Theistic Notebook

May 22, 2011

Plantinga contra evidentialism (part 2)

Filed under: Notes — David P @ 8:42 am
Tags: , ,

Plantinga’s Reformed Epistemology bears heavily on the claim that properly basic beliefs are grounded by appropriate conditions.  In the previous post, we looked at some properly basic beliefs, and we found that the (classical) foundationalist criterion (self-evident, incorrigible, or evident to the senses) fails to capture the full range of obviously properly basic beliefs.  It also seems to steer us towards the rocks of self-referential incoherence.  Turning now to belief in God, Plantinga gives examples of circumstances that “call forth belief in God.”  He claims there is a disposition in us to believe certain propositions in these scenarios.  So it appears he is offering some conditions that the theist might accept.  Here are a few of his examples:

  1. Contemplating the beauty or vastness of the universe calls forth a belief that this vast and intricate universe was created by God.
  2. Doing something that is clearly wrong leads me to believe that God disapproves of what I’ve done.
  3. Confession and repentance brings about a feeling of forgiveness accompanied by the belief that God forgives me for what I’ve done.

What is important about these types of beliefs, is that they self-evidently entail that God exists.  So strictly speaking, there is such a person as God (Plantinga’s preferred way of affirming that God exists) is not a properly basic belief; instead, the propositions expressed by 1-3 above are.

Can we just pick and choose properly basic beliefs?

Hopefully by now the answer is apparent.  No!  Just because we jettison the foundationalist criterion (self-evident, incorrigible, or evident to the senses), that doesn’t commit us to accepting all beliefs as properly basic … for instance, the belief that the Great Pumpkin returns every Halloween.  But surely the Reformed Epistemologist must give an account of properly basic belief.  Plantinga demurs.
“Suppose I don’t know of a satisfactory substitute for the criteria proposed by Classical Foundationalism; I am nevertheless entirely within my rights in holding that certain propositions are not properly basic in certain conditions…it would be irrational to take as basic the denial of a proposition that seems self-evident to you.  Similarly, suppose it seems to you that you see a tree; you would then be irrational in taking as basic the proposition that you don’t see a tree, or that there aren’t any trees.  In the same way, even if I don’t know of some illuminating criterion of meaning, I can quite properly declare [a meaningless expression] meaningless.”

But Plantinga does propose a way for us to establish the criterion of proper basicality using induction. We approach the problem by stacking up obvious examples of conditions where beliefs are held in the properly basic way (and of course we need another pile for obvious ones that are not properly basic in certain conditions).  We will then test various hypotheses against these examples to come up with the an appropriate general statement.  But of course, not everyone will agree on what belongs in the stack.  In particular, Christians may have beliefs about God in their stack.  And thus, the Christian needn’t worry about the Great Pumpkin objection if maintains that we are disposed to believe in God but not the Great Pumpkin.  Of course, the atheist will not agree…but Plantinga questions whether this is particularly relevant.  He says that the “Christian community is responsible to its set of examples, not to theirs.”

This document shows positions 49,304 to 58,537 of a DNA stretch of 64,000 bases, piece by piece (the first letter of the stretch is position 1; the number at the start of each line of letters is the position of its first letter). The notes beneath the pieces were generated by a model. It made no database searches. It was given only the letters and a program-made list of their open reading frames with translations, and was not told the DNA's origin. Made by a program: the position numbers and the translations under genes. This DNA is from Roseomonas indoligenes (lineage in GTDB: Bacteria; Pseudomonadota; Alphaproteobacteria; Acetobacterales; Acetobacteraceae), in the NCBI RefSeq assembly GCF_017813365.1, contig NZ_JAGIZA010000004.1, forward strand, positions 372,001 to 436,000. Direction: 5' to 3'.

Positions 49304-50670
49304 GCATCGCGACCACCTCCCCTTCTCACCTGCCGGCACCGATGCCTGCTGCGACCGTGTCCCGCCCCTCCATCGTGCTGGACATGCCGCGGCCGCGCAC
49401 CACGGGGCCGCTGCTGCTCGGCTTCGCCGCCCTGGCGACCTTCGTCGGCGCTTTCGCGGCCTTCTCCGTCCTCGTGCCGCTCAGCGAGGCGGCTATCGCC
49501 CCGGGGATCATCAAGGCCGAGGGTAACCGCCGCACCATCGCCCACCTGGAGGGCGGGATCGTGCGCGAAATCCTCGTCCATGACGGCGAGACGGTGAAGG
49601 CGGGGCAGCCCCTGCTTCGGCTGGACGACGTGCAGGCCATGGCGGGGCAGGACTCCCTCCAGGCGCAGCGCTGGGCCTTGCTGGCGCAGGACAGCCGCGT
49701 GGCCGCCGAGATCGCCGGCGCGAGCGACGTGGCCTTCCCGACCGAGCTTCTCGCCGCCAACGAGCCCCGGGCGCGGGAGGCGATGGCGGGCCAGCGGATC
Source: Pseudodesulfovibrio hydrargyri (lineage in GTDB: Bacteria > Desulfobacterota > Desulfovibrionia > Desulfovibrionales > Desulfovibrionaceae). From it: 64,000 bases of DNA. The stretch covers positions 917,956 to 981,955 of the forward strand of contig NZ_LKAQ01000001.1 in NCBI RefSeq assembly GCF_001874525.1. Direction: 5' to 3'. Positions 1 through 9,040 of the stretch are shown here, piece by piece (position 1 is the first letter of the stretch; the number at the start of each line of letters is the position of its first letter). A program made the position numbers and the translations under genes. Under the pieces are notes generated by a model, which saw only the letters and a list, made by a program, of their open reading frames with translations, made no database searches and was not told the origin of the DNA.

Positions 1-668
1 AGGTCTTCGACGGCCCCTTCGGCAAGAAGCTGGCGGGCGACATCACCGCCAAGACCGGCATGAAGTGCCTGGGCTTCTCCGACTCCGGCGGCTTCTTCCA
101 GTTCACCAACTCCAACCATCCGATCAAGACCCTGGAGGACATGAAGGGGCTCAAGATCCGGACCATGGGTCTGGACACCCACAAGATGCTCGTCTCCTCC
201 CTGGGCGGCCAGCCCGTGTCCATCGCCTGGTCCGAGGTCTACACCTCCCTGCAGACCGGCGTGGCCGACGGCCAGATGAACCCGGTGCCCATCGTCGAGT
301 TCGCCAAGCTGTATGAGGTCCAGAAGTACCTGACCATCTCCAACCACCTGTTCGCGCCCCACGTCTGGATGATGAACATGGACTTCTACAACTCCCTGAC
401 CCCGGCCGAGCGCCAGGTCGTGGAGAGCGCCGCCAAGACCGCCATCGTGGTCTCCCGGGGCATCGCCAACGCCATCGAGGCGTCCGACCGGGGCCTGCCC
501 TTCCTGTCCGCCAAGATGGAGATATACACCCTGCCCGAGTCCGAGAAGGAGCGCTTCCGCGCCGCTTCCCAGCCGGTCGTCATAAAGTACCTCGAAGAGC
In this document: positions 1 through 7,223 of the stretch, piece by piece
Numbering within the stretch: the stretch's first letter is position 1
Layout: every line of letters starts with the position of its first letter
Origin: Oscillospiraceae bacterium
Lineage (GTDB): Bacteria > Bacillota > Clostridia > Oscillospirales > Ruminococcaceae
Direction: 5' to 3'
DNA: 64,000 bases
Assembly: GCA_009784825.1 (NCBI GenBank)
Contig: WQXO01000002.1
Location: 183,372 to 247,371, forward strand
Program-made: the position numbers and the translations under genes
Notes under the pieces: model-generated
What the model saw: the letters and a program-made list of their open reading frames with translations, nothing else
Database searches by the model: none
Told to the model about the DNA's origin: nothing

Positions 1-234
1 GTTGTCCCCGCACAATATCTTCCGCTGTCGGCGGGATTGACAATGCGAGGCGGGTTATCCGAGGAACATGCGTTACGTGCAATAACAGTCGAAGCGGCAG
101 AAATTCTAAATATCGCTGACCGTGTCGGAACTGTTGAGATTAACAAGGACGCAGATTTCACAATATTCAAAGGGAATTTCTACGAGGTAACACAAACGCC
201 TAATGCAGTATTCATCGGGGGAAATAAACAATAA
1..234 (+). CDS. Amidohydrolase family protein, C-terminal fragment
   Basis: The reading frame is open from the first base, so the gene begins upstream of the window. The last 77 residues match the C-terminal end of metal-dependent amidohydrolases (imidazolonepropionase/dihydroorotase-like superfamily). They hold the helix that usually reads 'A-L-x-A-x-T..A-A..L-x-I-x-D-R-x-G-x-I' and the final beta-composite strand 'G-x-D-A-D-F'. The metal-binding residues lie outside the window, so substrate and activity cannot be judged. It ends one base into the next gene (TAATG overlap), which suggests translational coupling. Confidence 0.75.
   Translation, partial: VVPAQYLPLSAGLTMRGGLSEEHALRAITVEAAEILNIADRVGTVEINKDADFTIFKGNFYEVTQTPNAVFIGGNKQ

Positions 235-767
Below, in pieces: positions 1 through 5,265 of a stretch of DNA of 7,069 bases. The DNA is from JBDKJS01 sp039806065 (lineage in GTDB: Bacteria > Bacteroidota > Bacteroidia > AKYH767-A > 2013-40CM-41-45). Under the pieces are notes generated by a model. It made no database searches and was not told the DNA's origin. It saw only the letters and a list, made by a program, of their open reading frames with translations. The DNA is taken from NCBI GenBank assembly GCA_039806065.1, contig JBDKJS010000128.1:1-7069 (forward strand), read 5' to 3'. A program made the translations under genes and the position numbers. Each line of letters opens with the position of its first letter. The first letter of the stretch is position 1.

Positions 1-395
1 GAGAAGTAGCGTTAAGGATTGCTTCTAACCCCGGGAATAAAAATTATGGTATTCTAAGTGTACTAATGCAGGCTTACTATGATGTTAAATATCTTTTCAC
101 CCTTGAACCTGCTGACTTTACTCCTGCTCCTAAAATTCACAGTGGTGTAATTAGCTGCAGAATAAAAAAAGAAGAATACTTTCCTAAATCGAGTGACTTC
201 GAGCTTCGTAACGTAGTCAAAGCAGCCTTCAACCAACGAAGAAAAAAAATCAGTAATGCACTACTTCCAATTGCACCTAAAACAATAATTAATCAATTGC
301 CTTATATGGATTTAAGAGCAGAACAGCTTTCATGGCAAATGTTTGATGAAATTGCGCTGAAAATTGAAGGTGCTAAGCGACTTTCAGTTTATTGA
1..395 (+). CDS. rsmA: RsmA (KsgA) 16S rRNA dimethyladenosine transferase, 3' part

In summary, Plantinga has argued three basic points:

  1. The foundationalist criterion (self-evident, incorrigible, or evident to the senses) is not a necessary condition for proper basicality.
  2. One who designates belief in God as properly basic needn’t affirm that such a belief is groundless.
  3. Even if we can’t give a full account of the criterion for proper basicality, we needn’t grant that all beliefs are properly basic.  We can work inductively towards a general criterion using a set of obvious examples.

Leave a Comment »

No comments yet.

RSS feed for comments on this post. TrackBack URI

Leave a Reply

Fill in your details below or click an icon to log in: Logo

You are commenting using your account. Log Out /  Change )

Google+ photo

You are commenting using your Google+ account. Log Out /  Change )

Twitter picture

You are commenting using your Twitter account. Log Out /  Change )

Facebook photo

You are commenting using your Facebook account. Log Out /  Change )


Connecting to %s

Create a free website or blog at

%d bloggers like this: